Wednesday, September 12, 2007

Mass Murder, Drug Dealers, and Assorted Happenings in Guatemalan Politics

"August, you are not a typical American." I am not associating this quote with any specific person because it has been stated by several people I have met on this trip. I am opening with this because it is a topic that I really want to discuss at length in a later blog. The question is why do so many other travelers who get to know me decide to complement me by stating that I am NOT A TYPICAL AMERICAN?!?!? What characteristics do I posess that make me liked and other Americans despised? Well I'm sure many of you know that this is a loaded question, and that I will giving my opinions on this topic very soon. Until then, I would really like all of you to think about that statement for a while. I should also add that I have never been insulted by this statement and always taken it at face value as a genuine complement, one I am proud to recieve.

There is a lot to get to today so let's get started! I am back in Xela after my six day trek through the highlands. After Hurricane Felix died out we started off (only one day later than planned). Starting in Nebaj we stayed our first night in a hostel owned by an amazing American expat (he will appear in this story a bit later so bear with me). We left Nebaj early Friday morning and began our journey. We never hiked more than 7 hours in one day, but soem of the hiking was unbelieveablely challenging. The rain had caused massive mud slides, and on some of the steeper sections we were plodding through knee deep mud. This might not have been bad, but some of this trek was incredibly steep and climbing through mud like that was very tiring! The country side changed everyday and on the final day I swore that I was hiking through the Cascades back home. I will try to post pics soon (I am having a hell of a time trying to upload photos here). The trek was hands down the best experience I have had in Guatemala. We stayed in a couple of schools, at a guy's house, and two hostels (on the first and last night). At the first school I handed my camera to a couple of boys who went wild taking pictures of everything. I did not realize it at the time, but it was the best idea I have ever had. After sorting through the 100 or so pics they took in about five minutes I had about 10 shots that I never would have been able to get. I am going to send one to Lonely Planet and see if they will publish it in their next addition (it's that good!!!) Well, I realize that I am jumping around a bit here, but I am doing a bunch of things at once and feel a bit scattered at the moment. Perhaps this will help sum up the trek a bit quicker.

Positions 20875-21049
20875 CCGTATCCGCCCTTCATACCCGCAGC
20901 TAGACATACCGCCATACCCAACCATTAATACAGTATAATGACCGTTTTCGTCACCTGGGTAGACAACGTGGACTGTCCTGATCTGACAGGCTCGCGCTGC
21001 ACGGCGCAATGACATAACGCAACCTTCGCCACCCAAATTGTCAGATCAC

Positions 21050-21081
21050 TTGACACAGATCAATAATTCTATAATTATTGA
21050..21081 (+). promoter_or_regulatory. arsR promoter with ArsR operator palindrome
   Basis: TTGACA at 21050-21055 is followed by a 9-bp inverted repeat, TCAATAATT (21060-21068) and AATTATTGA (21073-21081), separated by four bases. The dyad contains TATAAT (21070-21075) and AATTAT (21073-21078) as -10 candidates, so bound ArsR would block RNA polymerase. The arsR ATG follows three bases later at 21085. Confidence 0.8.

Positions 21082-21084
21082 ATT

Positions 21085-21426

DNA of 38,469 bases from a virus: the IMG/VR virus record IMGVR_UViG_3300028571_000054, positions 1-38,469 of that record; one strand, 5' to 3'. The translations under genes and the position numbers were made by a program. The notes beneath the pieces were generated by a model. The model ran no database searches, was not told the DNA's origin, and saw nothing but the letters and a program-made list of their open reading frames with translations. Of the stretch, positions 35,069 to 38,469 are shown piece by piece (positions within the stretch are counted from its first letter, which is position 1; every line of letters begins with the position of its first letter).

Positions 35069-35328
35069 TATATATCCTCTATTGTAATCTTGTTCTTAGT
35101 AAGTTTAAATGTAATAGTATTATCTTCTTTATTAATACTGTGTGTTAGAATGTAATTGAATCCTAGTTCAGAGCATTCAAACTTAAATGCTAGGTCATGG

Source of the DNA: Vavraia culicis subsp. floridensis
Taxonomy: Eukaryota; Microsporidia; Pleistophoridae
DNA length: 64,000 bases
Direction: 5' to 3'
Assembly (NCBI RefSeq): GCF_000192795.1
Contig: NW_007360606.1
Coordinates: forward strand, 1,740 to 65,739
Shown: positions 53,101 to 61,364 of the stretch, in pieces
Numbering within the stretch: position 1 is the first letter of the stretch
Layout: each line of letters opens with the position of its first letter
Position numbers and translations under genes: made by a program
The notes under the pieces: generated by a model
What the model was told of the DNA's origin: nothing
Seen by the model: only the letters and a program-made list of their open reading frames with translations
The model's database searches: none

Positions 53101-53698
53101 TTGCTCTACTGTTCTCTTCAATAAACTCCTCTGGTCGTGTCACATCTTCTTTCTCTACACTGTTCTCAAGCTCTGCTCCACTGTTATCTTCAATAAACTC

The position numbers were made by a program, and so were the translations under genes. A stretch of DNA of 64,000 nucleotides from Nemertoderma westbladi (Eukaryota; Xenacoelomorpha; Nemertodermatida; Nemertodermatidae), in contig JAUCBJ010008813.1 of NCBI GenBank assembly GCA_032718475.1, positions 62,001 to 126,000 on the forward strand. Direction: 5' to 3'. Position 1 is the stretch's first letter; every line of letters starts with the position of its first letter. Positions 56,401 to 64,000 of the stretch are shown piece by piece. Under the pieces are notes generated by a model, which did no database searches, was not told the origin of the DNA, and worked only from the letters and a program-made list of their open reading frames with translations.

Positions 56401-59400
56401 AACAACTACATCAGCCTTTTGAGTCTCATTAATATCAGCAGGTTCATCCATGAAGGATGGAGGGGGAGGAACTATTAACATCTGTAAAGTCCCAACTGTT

- We traveled through a region heavily effected by the civil war, and heard many chilling stories about the atrocities commited here.

- During the hike we encountered five different languages being spoken.

- The small villages we passed through had no roads and rarely saw westerners, so we really were treated as an oddity by many of the people.

- Two nights we were treated to Temescals (traditional Mayan saunas). They were AMAZING!

I am going to talk a bit about the elections that took place over the weekend, but unfortunately I am feeling quite sick (and have been for a few days now) so I need to make a run for it. More to come later today...

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